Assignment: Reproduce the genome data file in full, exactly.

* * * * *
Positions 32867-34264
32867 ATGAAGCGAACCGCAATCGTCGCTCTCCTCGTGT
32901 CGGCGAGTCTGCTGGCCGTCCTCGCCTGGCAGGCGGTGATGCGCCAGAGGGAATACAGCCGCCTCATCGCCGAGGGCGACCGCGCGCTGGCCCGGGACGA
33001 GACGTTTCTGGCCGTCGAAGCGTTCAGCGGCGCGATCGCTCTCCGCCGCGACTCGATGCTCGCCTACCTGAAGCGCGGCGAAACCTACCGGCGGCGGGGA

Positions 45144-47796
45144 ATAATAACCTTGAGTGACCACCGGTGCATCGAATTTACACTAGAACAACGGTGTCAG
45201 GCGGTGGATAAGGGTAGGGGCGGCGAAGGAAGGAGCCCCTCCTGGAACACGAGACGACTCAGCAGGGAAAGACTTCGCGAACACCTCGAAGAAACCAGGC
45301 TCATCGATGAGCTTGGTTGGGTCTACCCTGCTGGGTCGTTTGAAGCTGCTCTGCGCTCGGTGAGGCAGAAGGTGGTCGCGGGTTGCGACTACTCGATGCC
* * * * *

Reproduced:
Positions 32867-34264
32867 ATGAAGCGAACCGCAATCGTCGCTCTCCTCGTGT
32901 CGGCGAGTCTGCTGGCCGTCCTCGCCTGGCAGGCGGTGATGCGCCAGAGGGAATACAGCCGCCTCATCGCCGAGGGCGACCGCGCGCTGGCCCGGGACGA
33001 GACGTTTCTGGCCGTCGAAGCGTTCAGCGGCGCGATCGCTCTCCGCCGCGACTCGATGCTCGCCTACCTGAAGCGCGGCGAAACCTACCGGCGGCGGGGA

Positions 45144-47796
45144 ATAATAACCTTGAGTGACCACCGGTGCATCGAATTTACACTAGAACAACGGTGTCAG
45201 GCGGTGGATAAGGGTAGGGGCGGCGAAGGAAGGAGCCCCTCCTGGAACACGAGACGACTCAGCAGGGAAAGACTTCGCGAACACCTCGAAGAAACCAGGC
45301 TCATCGATGAGCTTGGTTGGGTCTACCCTGCTGGGTCGTTTGAAGCTGCTCTGCGCTCGGTGAGGCAGAAGGTGGTCGCGGGTTGCGACTACTCGATGCC